1. Sign our petition calling on Cochrane to withdraw their review of Exercise Therapy for CFS here.
    Dismiss Notice
  2. Guest, the 'News in Brief' for the week beginning 8th April 2024 is here.
    Dismiss Notice
  3. Welcome! To read the Core Purpose and Values of our forum, click here.
    Dismiss Notice

Effect of using a structured pacing protocol on post-exertional symptom exacerbation and health status in a longitudinal cohort... 2022 Parker et al

Discussion in 'Long Covid research' started by Andy, Dec 4, 2022.

Tags:
  1. InitialConditions

    InitialConditions Senior Member (Voting Rights)

    Messages:
    1,585
    Location:
    North-West England
    Would like to see a deep-dive into this data if it's available and someone has the time.
     
  2. Haveyoutriedyoga

    Haveyoutriedyoga Senior Member (Voting Rights)

    Messages:
    359
    Came to post this: Paced activity programme can improve symptoms and quality of life in long Covid - Pulse Today and think Peter's post above already describes one of the issues with the 'six week paced activity programme' (which perhaps should be called a 'six week paced activity increase programme').
     
  3. InitialConditions

    InitialConditions Senior Member (Voting Rights)

    Messages:
    1,585
    Location:
    North-West England
    This article cleverly uses the story of someone much more severely affected than those in the study (90% of whom were employed).
     
    Hutan, bobbler, ukxmrv and 7 others like this.
  4. Lou B Lou

    Lou B Lou Senior Member (Voting Rights)

    Messages:
    439
    I think we should not go along with using the word 'pacing' or 'paced' for programs which are clearly NOT pacing but ARE Graded Exercise/Graded Activity. What I mean is try not to adopt their language outside of quotes. It muddies the water around what pacing actually is, it becomes insidious and soon enough the idea gets around that there are different kinds of pacing and some kinds are 'paced activity programs' ie GET.

    We've seen this before when BPS advocates call ME 'Medically Unexplained Symptoms' and soon enough unwary patients start calling ME 'Medically Unexplained Symptoms'. Inadvertently Captured, Co-Opted, fooled by language tricks.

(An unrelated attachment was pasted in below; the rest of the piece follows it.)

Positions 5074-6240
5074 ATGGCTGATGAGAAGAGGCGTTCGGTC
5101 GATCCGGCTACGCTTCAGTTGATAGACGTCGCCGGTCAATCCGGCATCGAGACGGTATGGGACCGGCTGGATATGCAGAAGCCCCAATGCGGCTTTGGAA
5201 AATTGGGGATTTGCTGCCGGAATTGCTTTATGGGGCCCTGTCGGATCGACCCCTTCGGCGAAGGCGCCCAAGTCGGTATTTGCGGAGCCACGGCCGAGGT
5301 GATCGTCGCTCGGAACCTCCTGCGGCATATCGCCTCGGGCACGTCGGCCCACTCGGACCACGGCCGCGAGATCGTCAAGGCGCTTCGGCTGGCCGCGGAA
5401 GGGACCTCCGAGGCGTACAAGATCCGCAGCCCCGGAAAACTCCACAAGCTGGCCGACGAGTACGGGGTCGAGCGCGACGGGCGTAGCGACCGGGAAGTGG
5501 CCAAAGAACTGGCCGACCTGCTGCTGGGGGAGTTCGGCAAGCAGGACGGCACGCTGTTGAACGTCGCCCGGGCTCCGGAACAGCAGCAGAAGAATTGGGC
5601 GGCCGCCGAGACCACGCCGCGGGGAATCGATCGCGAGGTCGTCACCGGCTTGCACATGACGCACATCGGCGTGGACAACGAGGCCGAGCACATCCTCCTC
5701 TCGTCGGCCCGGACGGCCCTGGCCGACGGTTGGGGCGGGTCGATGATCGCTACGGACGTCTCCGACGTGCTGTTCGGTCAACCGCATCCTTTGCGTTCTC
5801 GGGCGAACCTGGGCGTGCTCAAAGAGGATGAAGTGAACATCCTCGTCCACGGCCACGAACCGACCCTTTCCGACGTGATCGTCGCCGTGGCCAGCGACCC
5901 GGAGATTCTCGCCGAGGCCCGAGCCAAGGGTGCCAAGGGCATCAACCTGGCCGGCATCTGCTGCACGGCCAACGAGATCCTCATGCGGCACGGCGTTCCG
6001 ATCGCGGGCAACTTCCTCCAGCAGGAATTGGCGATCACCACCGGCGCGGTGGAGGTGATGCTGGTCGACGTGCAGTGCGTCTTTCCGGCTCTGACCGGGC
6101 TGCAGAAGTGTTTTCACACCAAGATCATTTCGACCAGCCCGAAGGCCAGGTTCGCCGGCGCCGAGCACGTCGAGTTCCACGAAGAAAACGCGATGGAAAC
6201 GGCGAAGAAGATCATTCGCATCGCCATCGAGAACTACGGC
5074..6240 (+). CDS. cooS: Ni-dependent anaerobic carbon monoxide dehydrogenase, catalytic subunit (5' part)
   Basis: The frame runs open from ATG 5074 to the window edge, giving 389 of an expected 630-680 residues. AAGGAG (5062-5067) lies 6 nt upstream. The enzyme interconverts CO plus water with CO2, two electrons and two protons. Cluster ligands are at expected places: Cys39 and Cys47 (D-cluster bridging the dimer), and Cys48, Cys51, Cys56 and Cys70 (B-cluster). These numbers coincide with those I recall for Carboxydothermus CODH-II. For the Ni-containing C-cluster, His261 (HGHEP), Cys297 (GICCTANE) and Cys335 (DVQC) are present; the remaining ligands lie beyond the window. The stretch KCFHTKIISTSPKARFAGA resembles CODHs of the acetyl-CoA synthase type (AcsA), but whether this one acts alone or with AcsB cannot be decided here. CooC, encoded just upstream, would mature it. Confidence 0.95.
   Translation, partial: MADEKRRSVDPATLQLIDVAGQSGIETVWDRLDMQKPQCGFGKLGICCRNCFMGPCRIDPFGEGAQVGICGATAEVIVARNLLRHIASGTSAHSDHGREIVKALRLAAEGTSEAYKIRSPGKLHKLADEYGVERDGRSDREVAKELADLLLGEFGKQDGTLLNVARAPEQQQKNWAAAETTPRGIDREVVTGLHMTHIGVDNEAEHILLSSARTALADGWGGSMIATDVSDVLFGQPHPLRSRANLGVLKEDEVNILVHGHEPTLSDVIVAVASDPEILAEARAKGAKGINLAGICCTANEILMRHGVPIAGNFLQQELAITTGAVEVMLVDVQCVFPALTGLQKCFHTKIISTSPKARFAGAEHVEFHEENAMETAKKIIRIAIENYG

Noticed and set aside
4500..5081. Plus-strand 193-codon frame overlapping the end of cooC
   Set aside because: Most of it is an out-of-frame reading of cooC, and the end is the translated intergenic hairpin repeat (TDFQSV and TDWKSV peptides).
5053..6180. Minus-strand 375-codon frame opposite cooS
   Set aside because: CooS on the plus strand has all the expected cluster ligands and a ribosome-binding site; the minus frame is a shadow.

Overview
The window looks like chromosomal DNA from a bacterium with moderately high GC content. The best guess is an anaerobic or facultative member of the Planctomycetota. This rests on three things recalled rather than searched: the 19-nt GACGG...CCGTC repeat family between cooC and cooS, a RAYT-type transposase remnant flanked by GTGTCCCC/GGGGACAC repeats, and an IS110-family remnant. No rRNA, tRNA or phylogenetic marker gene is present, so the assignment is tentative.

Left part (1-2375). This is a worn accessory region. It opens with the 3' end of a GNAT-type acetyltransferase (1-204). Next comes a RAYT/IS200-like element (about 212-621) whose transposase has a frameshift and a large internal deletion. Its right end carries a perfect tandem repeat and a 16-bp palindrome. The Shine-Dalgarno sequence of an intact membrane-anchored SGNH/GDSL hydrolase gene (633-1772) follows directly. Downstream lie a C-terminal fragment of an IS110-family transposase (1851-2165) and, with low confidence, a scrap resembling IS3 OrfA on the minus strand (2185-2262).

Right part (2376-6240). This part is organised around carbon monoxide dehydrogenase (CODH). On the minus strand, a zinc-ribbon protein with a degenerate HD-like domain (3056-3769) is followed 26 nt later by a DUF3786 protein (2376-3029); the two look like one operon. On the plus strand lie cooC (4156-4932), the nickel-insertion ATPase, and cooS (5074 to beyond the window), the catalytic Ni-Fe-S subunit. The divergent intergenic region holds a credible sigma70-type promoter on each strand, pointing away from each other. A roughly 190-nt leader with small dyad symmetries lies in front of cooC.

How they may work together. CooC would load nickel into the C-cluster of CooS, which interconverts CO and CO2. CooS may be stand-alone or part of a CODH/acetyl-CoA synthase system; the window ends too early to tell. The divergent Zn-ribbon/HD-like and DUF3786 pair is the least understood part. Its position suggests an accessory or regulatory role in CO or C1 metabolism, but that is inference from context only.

5. bobbler

    bobbler Senior Member (Voting Rights)

    Messages:
    2,435
    I think it is another term (along with relapse) which needs to be prioritised to be ditched and should never really have been used.

    The laypersons common understanding of the term (outside ME), such as not going too fast at the start of a marathon, is at odds with what PwME mean - if there is any common understanding we can all be sure of even there when charities or individuals use it, I mean we base that on trust and having read other words around it.

    Envelope and resting as body requires is more clear and less of a therapy, 'pace yourself' potential for misunderstanding. It's also more workable for real life.

    My other issue with pacing is that really external input (after convincing people of the need to listen to their body etc and not push through) needs to focus on changes to environment that allow someone to even try and live near their envelope or at least not undermine it unnecessarily ie adjustments and understanding.

    But the world is imperfect and for many very important things (appointments for example) PwME are making judgement calls and using the rest before and after or as @PhysiosforME I think I've heard use 'radical rest'.

    All of this is as vital for others to understand, including that bugs, noise, climate, and all sorts of things other people won't notice do indeed impact whether someone needs to rest more or has a crash - and I often feel like the phrase pacing is used as if having to have radical rest or a crash is some sort of failure.

    I'm slightly doubtful myself about how 'perfect pacing' means you avoid PEM altogether whilst still doing the things you need - so really points to the biggie issue of having a disability where you both can do something but can't at the same time according to the deliberately limited understanding of disability outsiders are prepared to have of disability. And that is what is used by some of the less kind sorts to toy with us and cast doubt.

    How we explain this better I don't have right now but I do think it is time. We all have to do it for all sorts of important things, and it isn't like it isn't a if not the universal issue for those with ME that others understand the actual limitation that we have better.

    Given BPS are very keen to disappear PEM using probably the ambiguity tactic they favour I do think it's about time and encumbent on us all as a community to work towards nailing this one.